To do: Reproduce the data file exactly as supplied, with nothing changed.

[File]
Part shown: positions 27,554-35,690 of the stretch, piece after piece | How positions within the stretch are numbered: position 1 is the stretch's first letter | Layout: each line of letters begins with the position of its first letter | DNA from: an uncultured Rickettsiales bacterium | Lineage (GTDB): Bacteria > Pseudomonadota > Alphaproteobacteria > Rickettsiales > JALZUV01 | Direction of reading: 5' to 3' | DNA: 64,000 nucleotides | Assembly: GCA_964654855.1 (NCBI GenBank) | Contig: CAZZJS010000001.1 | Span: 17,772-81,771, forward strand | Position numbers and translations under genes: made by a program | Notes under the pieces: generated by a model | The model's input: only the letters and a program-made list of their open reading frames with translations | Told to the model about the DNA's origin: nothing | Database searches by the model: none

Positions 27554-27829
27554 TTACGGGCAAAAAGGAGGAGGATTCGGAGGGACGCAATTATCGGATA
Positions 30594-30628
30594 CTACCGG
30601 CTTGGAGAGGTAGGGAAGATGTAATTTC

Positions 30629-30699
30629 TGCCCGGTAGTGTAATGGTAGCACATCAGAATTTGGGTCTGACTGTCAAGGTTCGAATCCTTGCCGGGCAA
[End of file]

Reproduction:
Part shown: positions 27,554-35,690 of the stretch, piece after piece | How positions within the stretch are numbered: position 1 is the stretch's first letter | Layout: each line of letters begins with the position of its first letter | DNA from: an uncultured Rickettsiales bacterium | Lineage (GTDB): Bacteria > Pseudomonadota > Alphaproteobacteria > Rickettsiales > JALZUV01 | Direction of reading: 5' to 3' | DNA: 64,000 nucleotides | Assembly: GCA_964654855.1 (NCBI GenBank) | Contig: CAZZJS010000001.1 | Span: 17,772-81,771, forward strand | Position numbers and translations under genes: made by a program | Notes under the pieces: generated by a model | The model's input: only the letters and a program-made list of their open reading frames with translations | Told to the model about the DNA's origin: nothing | Database searches by the model: none

Positions 27554-27829
27554 TTACGGGCAAAAAGGAGGAGGATTCGGAGGGACGCAATTATCGGATA
Positions 30594-30628
30594 CTACCGG
30601 CTTGGAGAGGTAGGGAAGATGTAATTTC

Positions 30629-30699
30629 TGCCCGGTAGTGTAATGGTAGCACATCAGAATTTGGGTCTGACTGTCAAGGTTCGAATCCTTGCCGGGCAA